Social Media Clutter

There have been glaring headlines about large brands dumping their marketing teams or their marketing agencies to move to social media. There have been naysayers that show how few marketers are able to determine an ROI on their marketing budget or even track the path from social media to increased revenue.

While I was eager to jump on the social networks to see what they were about, after three years of trying to understand its value in the marketing mix, personally I have gotten weary. The amount of clutter of large numbers of Facebook posts, tweets, and blog posts, leaves my mind spinning in trying to keep up.

On the business side of my brain, I read social media gurus espousing the virtues. I hear about authors writing books saying traditional media is dead. Then, I find data that contradicts how much consumers are engaging with brands through social media.

What to believe? Consider your own use of social media. Are you addicted still to seeing what is happening with your Facebook friends every time your phone beeps or you see a change on your wall? Have you grown weary of how your friends never post anything or how some have never asked you to be friends on Facebook? Do you find the constant Twitter feed has become a distraction and making you more ADD?

It was shocking when my teenage daughter announced she was going to deactivate her Facebook account. Three of her soccer teammates had already done it. These were active users, commenting on each other’s posts, putting up photos and tagging each other. Now the comment is, “I don’t know if she has a Facebook account any more.”

One recent article on IOL Scitech that was interesting cited a study about Facebook that even though the number of visits continues to grow, it has reached saturation among active internet users. According to GlobalWebIndex’s study, user growth was found in growing internet markets such as India, Indonesia and Brazil.

They stated, “More importantly across three waves of research in 2011, Facebook users on a global basis have reduced the frequency of key Facebook activities, including sending a digital present, searching for new contacts or sending messages to friends.”

The article went on to say, “Latest data shows Facebook fatigue spreading in the US from the early adopters who were identified in previous research less than a year ago as ‘disengaging.'”

As a marketing consultant, what’s my take on it?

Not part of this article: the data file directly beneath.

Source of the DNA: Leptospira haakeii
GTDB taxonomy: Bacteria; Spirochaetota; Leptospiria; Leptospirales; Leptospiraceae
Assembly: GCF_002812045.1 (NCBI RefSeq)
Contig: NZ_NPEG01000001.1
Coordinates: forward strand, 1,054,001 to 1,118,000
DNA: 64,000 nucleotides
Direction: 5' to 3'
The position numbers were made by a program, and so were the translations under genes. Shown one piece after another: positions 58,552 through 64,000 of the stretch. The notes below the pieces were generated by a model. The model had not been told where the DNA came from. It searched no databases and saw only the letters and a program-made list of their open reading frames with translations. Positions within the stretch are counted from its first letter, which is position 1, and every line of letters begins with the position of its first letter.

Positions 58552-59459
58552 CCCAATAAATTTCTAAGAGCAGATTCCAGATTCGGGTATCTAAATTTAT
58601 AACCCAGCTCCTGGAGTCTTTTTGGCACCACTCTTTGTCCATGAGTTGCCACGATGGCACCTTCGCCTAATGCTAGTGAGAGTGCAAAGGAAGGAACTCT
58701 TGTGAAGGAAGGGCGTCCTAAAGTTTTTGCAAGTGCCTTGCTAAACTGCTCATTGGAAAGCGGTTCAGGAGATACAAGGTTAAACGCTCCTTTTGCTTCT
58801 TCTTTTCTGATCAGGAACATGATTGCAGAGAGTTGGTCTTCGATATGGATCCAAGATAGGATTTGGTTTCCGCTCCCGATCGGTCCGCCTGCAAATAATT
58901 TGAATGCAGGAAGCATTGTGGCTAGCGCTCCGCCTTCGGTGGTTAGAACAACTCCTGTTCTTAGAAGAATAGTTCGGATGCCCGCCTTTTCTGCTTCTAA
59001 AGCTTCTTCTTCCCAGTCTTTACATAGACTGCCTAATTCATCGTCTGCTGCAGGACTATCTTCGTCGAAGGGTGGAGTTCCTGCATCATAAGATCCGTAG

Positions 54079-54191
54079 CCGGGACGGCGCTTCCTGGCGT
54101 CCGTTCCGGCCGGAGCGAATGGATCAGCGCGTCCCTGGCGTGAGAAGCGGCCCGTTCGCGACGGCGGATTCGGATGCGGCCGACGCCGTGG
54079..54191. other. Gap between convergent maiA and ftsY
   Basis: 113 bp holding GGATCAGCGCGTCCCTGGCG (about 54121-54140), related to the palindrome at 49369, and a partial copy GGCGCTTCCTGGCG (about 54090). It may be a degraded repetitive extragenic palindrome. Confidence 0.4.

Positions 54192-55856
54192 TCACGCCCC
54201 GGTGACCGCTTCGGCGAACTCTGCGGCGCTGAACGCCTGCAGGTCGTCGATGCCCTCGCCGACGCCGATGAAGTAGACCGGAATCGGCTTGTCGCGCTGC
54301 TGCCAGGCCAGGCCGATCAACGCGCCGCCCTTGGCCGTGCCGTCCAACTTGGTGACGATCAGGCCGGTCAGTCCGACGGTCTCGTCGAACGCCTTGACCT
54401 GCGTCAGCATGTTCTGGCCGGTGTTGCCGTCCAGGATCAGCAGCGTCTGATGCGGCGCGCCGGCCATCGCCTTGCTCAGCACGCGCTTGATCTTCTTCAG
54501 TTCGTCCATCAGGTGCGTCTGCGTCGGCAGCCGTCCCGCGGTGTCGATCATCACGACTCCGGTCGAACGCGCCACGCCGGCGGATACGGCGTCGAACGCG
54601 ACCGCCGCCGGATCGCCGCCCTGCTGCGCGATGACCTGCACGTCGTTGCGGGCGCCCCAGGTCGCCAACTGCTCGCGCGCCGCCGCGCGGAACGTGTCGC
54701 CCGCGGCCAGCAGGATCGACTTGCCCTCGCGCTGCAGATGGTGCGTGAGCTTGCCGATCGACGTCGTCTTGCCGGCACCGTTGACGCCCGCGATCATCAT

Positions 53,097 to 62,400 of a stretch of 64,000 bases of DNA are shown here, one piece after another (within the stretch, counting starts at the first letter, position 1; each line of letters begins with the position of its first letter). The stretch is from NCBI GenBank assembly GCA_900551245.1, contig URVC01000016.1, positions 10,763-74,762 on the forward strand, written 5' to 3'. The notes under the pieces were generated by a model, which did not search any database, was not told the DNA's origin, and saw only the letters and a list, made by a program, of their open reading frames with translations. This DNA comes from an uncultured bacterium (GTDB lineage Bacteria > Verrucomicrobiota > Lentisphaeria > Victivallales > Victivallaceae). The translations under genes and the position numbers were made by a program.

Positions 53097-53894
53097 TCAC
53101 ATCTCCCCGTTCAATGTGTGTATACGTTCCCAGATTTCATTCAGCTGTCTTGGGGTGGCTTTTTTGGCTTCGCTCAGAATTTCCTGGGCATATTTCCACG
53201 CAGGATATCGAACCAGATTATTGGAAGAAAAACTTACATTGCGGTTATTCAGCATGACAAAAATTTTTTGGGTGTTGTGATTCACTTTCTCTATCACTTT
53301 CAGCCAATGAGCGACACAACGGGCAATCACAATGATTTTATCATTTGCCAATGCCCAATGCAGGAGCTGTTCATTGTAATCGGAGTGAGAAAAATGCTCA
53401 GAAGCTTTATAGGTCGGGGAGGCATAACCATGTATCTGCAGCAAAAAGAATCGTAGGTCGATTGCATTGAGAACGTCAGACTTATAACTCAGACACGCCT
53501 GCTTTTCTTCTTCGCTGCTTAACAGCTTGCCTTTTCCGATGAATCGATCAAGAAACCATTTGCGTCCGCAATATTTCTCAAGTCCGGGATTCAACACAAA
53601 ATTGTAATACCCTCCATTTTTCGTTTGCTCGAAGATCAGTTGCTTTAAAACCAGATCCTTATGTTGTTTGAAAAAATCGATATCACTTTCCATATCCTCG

It’s all about your overall marketing strategy to support corporate goals. Need revenue for the bottom line? This requires getting in front of the targets by cutting through the clutter. Using the most direct mediums like e-marketing, direct mail, and the website are more likely to enhance business from existing customers/members. There is still tremendous value in tapping your database of existing profitable customers/members. Using a “soft” medium like Facebook or Twitter is still a question mark for direct results. It’s like trying to sell something to two friends talking over a fence. When you jump into a conversation, like the flow on a Facebook wall, it cannot be about selling something. (How many brands have you “liked” for a contest or special offer, then “unliked” because their posts were so annoying in your news feed?)

Need to find more prospects? Using mediums that get in front of the target markets still gets eyeballs such as television. There still is a word-of-mouth factor from your existing customers/members. If they believe you have a “good deal” then they will tell others. Online ads targeted in your market can at least get your brand shown in a Google search, yet it might not make the first search results page. Also, if there is budget to use the social networks, it’s worth trying.

Overall, it’s about a blend of all the mediums like e-marketing, direct mail, web ads, broadcast/print media, and social networks to build relationships that are profitable. There must be a strategy for having all the mediums you use represent the same brand message with good quality content.

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